Even though cybersecurity isn’t a “hot topic” in the current presidential debate, the data breaches of 2013-2015 set the stage for some major data security legislation. Last year, according to the Identity Theft Resource Center, there were 781 data breaches. With breaches affecting large retailers, hotel chains, healthcare offices and too many SMB’s to count, it’s no wonder politicians in Washington are starting to take payment and data security more seriously.
Big industries that have typically handled sensitive information, such as banking and healthcare, have always had to comply with specific regulations to keep this information secure. But in today’s world, these security issues are also a concern for retail, education and even small to medium-sized businesses. In addition to the laws and policies most states have in place to protect personal data, there are a number of efforts being made to take information protection to the national level.
In 2015 alone, eight bills were introduced to Congress that included policies for securing personal information and instructions on what should be done in the event of a breach. Of these, there are two important initiatives with versions currently in the House of Representatives and the Senate. These are the Data Security Act of 2015 and the Data Security and Breach Notification Act of 2015. The bills are similar, but they approach security in different ways and will mean different things for your business if they’re passed into law.
Data Security Legislation: The Data Security Act of 2015
The Data Security Act (S. 961/H.R. 2205) aims to better protect consumers from identity and data theft by creating a uniform set of standards and policies that all companies must adhere to when it comes to data security. It would require all businesses and organizations that store nonpublic personal information to maintain better standards of security.
Protection measures suggested in these bills can be tailored to individual businesses, making them scalable to lessen the burdens security measures can place on small businesses. These measures take into account the size, scope and type of financial information businesses hold.
Should a breach occur, organizations would be required to investigate each instance of a cyber attack to determine the reach of the breach, whether data was potentially or definitely accessed by hackers, and the likelihood that stolen information could lead to fraud or identity theft.
Under this legislation, companies would need to create a plan to store and protect sensitive information, and have a specific employee responsible for updating and maintaining security standards in accordance with changes in available technology. This employee would also be responsible for analyzing all security breaches and determining the level of risk associated with each.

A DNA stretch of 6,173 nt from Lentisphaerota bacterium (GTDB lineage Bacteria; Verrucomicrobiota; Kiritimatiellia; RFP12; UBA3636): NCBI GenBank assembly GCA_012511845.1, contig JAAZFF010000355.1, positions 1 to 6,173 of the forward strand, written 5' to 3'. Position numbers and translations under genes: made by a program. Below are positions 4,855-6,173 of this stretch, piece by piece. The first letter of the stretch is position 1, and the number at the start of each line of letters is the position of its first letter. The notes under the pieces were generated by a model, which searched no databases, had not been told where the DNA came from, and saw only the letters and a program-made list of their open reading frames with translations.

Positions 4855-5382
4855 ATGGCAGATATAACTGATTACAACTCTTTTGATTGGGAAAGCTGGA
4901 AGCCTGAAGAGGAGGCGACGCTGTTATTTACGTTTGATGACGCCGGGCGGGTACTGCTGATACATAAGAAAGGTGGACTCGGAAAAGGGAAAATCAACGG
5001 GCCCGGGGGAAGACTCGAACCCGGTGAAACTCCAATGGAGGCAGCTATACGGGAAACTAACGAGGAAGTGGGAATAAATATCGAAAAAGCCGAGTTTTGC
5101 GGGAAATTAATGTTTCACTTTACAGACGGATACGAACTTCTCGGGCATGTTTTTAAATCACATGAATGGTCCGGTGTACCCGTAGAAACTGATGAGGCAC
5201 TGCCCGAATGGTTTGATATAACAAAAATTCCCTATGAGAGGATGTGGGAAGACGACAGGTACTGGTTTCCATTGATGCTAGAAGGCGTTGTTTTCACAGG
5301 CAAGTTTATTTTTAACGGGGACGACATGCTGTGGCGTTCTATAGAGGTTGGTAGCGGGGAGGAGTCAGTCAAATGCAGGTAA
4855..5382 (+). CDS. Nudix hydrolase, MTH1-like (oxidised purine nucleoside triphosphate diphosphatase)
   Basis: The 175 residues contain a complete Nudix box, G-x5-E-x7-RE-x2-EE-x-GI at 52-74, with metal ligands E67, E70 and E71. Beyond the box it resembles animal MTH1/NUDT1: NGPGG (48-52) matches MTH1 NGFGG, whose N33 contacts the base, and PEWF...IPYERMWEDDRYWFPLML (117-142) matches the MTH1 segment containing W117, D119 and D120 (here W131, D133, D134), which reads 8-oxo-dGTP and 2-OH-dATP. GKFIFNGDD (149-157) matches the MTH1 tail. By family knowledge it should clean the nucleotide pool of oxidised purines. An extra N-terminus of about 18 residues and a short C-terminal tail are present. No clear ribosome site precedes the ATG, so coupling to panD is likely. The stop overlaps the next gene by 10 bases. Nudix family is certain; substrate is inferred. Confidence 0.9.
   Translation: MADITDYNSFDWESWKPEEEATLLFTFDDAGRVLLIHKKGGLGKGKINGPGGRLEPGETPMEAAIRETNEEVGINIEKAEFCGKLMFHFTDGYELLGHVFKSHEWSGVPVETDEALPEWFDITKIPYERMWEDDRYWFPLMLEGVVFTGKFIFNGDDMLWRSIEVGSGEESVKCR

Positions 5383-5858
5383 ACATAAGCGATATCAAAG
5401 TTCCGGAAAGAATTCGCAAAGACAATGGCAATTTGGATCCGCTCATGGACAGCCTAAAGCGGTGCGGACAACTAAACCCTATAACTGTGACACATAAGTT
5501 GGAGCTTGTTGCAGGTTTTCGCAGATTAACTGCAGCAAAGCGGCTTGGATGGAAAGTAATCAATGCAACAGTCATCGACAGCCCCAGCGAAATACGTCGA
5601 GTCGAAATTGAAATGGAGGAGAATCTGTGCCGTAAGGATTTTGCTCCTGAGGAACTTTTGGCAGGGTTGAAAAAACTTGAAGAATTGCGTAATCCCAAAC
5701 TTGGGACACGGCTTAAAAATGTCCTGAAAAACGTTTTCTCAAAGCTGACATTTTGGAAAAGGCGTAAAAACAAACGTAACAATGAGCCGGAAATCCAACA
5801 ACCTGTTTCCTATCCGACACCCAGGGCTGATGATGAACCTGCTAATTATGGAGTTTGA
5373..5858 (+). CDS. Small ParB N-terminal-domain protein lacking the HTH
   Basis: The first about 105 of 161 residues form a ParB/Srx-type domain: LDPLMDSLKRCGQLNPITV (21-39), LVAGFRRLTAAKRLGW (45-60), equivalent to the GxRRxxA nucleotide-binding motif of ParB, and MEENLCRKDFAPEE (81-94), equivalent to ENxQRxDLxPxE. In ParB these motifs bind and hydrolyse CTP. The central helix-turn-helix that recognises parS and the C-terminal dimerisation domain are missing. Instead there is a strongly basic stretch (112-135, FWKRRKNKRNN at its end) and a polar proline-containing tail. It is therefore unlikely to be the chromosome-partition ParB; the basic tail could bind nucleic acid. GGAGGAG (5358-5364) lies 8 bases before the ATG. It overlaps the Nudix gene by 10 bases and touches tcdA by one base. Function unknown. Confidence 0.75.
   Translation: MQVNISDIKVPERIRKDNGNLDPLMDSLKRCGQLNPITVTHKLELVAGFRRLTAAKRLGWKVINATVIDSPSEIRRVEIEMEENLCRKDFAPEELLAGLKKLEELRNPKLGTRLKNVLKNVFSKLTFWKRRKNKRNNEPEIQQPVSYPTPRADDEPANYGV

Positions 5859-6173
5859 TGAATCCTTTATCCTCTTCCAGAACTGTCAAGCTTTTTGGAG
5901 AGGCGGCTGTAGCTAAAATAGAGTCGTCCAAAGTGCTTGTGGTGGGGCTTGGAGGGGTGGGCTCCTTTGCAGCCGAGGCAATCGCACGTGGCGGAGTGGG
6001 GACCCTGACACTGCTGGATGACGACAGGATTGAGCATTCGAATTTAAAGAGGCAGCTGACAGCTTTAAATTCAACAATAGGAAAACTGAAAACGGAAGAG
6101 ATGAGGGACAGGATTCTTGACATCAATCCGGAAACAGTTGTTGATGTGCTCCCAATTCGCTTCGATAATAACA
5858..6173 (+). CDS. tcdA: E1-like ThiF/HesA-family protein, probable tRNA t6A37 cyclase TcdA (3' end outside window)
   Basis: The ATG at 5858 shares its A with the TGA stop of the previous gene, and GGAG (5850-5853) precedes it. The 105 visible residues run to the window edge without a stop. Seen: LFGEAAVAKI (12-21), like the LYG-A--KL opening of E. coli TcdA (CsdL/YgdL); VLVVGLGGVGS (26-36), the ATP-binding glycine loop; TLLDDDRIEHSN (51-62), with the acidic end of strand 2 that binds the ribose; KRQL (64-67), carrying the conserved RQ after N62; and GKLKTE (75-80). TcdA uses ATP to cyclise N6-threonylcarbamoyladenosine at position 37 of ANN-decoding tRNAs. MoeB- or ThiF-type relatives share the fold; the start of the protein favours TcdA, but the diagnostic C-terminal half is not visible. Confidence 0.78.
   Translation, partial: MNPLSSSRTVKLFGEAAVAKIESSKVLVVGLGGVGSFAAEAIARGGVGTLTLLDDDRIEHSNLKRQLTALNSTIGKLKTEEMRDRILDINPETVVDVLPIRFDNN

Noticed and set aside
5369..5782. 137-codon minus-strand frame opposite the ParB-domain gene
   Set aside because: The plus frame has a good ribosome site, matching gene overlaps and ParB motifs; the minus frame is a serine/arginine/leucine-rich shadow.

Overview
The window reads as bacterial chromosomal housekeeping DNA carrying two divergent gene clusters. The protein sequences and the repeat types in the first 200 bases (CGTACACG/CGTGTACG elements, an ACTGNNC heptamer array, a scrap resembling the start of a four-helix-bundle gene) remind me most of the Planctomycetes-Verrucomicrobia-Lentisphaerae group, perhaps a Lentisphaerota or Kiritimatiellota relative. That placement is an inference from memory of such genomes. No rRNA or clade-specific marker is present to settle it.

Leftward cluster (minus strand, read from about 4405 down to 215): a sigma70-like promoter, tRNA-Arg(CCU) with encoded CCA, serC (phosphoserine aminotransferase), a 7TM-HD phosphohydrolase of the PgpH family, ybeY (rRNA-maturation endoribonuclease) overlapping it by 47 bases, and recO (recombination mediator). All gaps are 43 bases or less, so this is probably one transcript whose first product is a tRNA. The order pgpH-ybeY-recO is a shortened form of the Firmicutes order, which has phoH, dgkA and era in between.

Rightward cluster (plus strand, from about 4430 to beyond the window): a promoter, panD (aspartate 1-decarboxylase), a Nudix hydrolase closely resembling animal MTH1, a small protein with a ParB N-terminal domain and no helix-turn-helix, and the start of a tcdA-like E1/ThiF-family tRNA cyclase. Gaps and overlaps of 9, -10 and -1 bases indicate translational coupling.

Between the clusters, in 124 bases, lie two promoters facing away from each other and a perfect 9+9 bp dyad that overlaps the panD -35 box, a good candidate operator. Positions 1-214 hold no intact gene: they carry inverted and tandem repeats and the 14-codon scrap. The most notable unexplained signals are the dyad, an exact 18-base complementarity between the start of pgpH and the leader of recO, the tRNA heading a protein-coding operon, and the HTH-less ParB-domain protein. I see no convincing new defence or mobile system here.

If a breach is determined to be high risk, the company must contact federal government agents, law enforcement officials and individuals affected by the breach. National consumer reporting agencies must also be contacted for any breaches affecting more than 5,000 people.
The bottom line:
If the Data Security Act is passed, your company might have to make significant changes to the way you store and protect personal information. Though the necessary security procedures are scalable to help small business, there are some measures (such as requiring a chosen employee to undergo a costly background check) that could be difficult for smaller companies to comply with.
You would also bear the weight of determining how destructive a potential breach might be — with the possible consequence of a customer taking you to court to recover damages if you fail to make the right call.
Data Security Legislation: The Data Security and Breach Notification Act of 2015
The Data Security and Breach Notification Act (S. 177/H.R. 1770) may be something you’ve heard about, as it’s gotten quite a lot of media buzz in the past year. The bills in the House and Senate are very similar, but they differ in a few key ways that could signify big differences for companies.
Much like the Data Security Act, it is up to each business to determine how much harm could result from a system breach. Consumers only have to be notified if there is a reasonable risk of identity theft, fraud or other “unlawful conduct” — though H.R. 1770 only considers identity theft or economic harm to be worthy of notification.
S. 177 allows the Federal Trade Commission to outline specific security protocols that businesses must adhere to, including a security plan, a specific employee to oversee security, vulnerability assessment and a process for destroying data. On the other hand, H.R. 1770 only requires businesses to maintain reasonable security measures, but doesn’t specify what those are.
Companies who protect information with encryption technology benefit from this legislation, because the bill assumes there is no risk for encrypted data — meaning you won’t have to change existing security measures.
The bottom line:
There’s currently a lot of concern connected to these bills, as they would override existing state laws that currently provide for protection of personal information, and many feel the state laws may be harsher. Though, at first glance, this may seem like a win for businesses, remember a lapse in security that leads to a data breach could severely tarnish your company’s reputation — so data security is not the place to cut corners.
However, companies can benefit from encryption today with technologies such as Bluefin’s PCI-validated Point-to-Point Encryption (P2PE), which protects consumer credit card data.
Businesses can only benefit from increasing cybersecurity. Regardless of whether this legislation passes, keeping your customers safe from data theft should be a top priority. Don’t be the next data breach statistic — contact us today to learn more about how you can protect your customers.